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Temporal range: Barremian
Type specimen of Jinguofortis perplexus
Scientific classification Edit this classification
Domain: Eukaryota
Kingdom: Animalia
Phylum: Chordata
Clade: Dinosauria
Clade: Saurischia
Clade: Theropoda
Clade: Avialae
Family: Jinguofortisidae
Genus: Jinguofortis
Wang et al., 2018
Type species
Jinguofortis perplexus
Wang et al., 2018

Jinguofortis is a genus of primitive avialan (bird) belonging to the clade Pygostylia that lived during the Valanginian stage of the Early Cretaceous. It was found in the Dabeigou Formation in northeastern China, and isotope dating from the samples overlying the bird-bearing horizon is 127 million years ago.[1]


Jinguofortis is notable for having a combination of primitive and advanced traits. Some of these are typical of stemward avialans (further from modern birds) while others occur in crownward avialans (closer to modern birds). The scapula and coracoid bones of the shoulder girdle are fused into a single bone, the scapulocoracoid. A fused scapulocoracoid is a plesiomorphic (primitive) feature which is not present in modern birds. This plesiomorphic state is found in pterosaurs and non-avian dinosaurs, including coelurosaurian theropods ancestral to birds.[2]

However, these bones become unfused in the famed early avialan Archaeopteryx,[3] and in more crownward avian clades.[4][5] Outside of Jinguofortis and its closest relatives, the presence of a fused scapulocoracoid is found only in confuciusornithids among other avialans. This is an apparent example of convergent evolution, suggesting that these early avialans likely acquired a high rate of osteogenesis (tendency for bone formation) similar to other theropods.[1] Later, separation of the coracoid and scapula becomes evolutionarily “fixed” (with a few exceptions in the crown groups) across more advanced birds in the clade Ornithothoraces. By this time, the pectoral (shoulder) girdle developed further modifications, including an ossified sternal keel and formation of the triosseal canal. The strong tendency for convergent evolution in early avialans points to high developmental plasticity (various developmental strategies) for anatomical systems in the shoulder region.[1][6][7]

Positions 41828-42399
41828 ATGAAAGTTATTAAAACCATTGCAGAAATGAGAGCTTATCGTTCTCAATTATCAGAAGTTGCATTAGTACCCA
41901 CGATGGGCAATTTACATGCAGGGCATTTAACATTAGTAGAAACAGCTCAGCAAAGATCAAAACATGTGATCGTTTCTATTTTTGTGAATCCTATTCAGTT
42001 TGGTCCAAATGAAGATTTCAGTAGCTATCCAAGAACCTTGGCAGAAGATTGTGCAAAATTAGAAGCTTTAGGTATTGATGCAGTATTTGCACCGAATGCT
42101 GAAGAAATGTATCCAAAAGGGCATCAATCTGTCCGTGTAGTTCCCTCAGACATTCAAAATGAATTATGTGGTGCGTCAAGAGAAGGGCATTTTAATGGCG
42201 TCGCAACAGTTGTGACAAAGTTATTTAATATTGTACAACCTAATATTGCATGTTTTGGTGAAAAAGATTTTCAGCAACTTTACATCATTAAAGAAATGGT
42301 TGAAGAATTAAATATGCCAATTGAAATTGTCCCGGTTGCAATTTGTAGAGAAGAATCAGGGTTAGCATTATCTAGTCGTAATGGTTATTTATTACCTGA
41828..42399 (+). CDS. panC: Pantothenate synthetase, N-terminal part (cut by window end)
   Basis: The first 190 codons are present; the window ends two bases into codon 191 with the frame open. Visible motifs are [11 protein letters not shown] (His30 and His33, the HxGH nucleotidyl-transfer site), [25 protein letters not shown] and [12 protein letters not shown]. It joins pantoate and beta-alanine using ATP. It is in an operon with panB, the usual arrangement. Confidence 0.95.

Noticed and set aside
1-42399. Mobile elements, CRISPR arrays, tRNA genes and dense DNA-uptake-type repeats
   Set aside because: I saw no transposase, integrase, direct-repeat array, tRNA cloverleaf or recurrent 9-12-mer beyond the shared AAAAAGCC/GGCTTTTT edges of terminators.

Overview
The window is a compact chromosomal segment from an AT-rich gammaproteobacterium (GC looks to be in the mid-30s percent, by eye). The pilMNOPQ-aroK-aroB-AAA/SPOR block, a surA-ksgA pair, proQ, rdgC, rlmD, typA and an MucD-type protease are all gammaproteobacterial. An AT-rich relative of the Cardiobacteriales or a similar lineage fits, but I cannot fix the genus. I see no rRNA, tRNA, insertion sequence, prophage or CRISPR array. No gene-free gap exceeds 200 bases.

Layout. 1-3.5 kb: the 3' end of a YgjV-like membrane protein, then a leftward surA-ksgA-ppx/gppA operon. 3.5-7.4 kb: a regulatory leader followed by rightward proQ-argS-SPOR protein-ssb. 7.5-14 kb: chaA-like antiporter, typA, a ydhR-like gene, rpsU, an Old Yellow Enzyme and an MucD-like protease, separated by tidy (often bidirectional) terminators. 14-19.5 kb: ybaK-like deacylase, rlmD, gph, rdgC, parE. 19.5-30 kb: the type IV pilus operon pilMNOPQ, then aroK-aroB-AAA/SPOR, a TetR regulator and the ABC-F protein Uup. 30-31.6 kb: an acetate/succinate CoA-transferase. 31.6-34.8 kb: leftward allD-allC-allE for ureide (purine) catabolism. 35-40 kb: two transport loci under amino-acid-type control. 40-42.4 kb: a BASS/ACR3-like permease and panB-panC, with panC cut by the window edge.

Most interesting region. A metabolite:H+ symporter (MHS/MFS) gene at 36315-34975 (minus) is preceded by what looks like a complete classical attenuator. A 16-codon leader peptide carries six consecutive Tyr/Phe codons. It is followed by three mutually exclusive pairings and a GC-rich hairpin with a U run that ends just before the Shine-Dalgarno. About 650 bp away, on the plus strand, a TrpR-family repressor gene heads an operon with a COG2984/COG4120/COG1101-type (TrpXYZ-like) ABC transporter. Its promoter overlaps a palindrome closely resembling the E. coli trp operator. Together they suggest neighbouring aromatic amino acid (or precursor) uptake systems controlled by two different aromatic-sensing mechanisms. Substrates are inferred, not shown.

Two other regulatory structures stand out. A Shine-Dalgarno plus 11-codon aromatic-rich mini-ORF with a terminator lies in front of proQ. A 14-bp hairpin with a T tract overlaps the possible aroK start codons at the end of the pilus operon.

Other traits are more advanced, such as the highly reduced digits of the hand. Jinguofortis is morphologically similar to Chongmingia, another early avialan which preserved a fused scapulocoracoid. The two genera were placed in a new family, Jinguofortisidae. However, Jinguofortis could still differentiated from Chongmingia in several ways. Its furcula was less robust, with a smaller angle of 70° between the clavicular branches. Pedal digit I (the first toe) was approximately 70% of the length of digit II (the second toe), which itself was shorter than digit IV (the fourth toe). In addition, these two taxa are separated in time by approximately seven million years.[1]


The name Jinguofortis is a combination of jinguo, from Mandarin (巾帼), referring to female warrior, and fortis, Latin for brave.[1]


Wang et al. (2018) recovered Jinguofortis as a basal pygostylian more derived than Confuciusornithiformes, but more primitive than Sapeornithiformes, and as sister to the previously problematic genus Chongmingia.[1] Cladogram of Mesozoic birds[1]


  1. ^ a b c d e f g Wang M, Stidham TA, Zhou Z (October 2018). "A new clade of basal Early Cretaceous pygostylian birds and developmental plasticity of the avian shoulder girdle". Proceedings of the National Academy of Sciences of the United States of America. 115 (42): 10708–10713. Bibcode:2018PNAS..11510708W. doi:10.1073/pnas.1812176115. PMC 6196491. PMID 30249638.
  2. ^ Turner AH, Makovicky PJ, Norell MA (August 2012). "A Review of Dromaeosaurid Systematics and Paravian Phylogeny". Bulletin of the American Museum of Natural History. 20 (suppl): 1–207. doi:10.1206/748.1. hdl:2246/6352. S2CID 83572446.
  3. ^ Mayr G, Pohl B, Hartman S, Peters DS (2007-01-01). "The tenth skeletal specimen of Archaeopteryx". Zoological Journal of the Linnean Society. 149 (1): 97–116. doi:10.1111/j.1096-3642.2006.00245.x.
  4. ^ Jenkins F (January 1993). "The evolution of the avian shoulder joint". American Journal of Science. 293: 253–267. Bibcode:1993AmJS..293..253J. doi:10.2475/ajs.293.a.253.
  5. ^ Zhou Z, Zhang F (July 2002). "A long-tailed, seed-eating bird from the Early Cretaceous of China". Nature. 418 (6896): 405–9. Bibcode:2002Natur.418..405Z. doi:10.1038/nature00930. PMID 12140555. S2CID 4423299.
  6. ^ Moczek AP, Sultan S, Foster S, Ledón-Rettig C, Dworkin I, Nijhout HF, Abouheif E, Pfennig DW (September 2011). "The role of developmental plasticity in evolutionary innovation". Proceedings. Biological Sciences. 278 (1719): 2705–13. doi:10.1098/rspb.2011.0971. PMC 3145196. PMID 21676977.
  7. ^ Standen EM, Du TY, Larsson HC (September 2014). "Developmental plasticity and the origin of tetrapods". Nature. 513 (7516): 54–8. Bibcode:2014Natur.513...54S. doi:10.1038/nature13708. PMID 25162530. S2CID 1846308.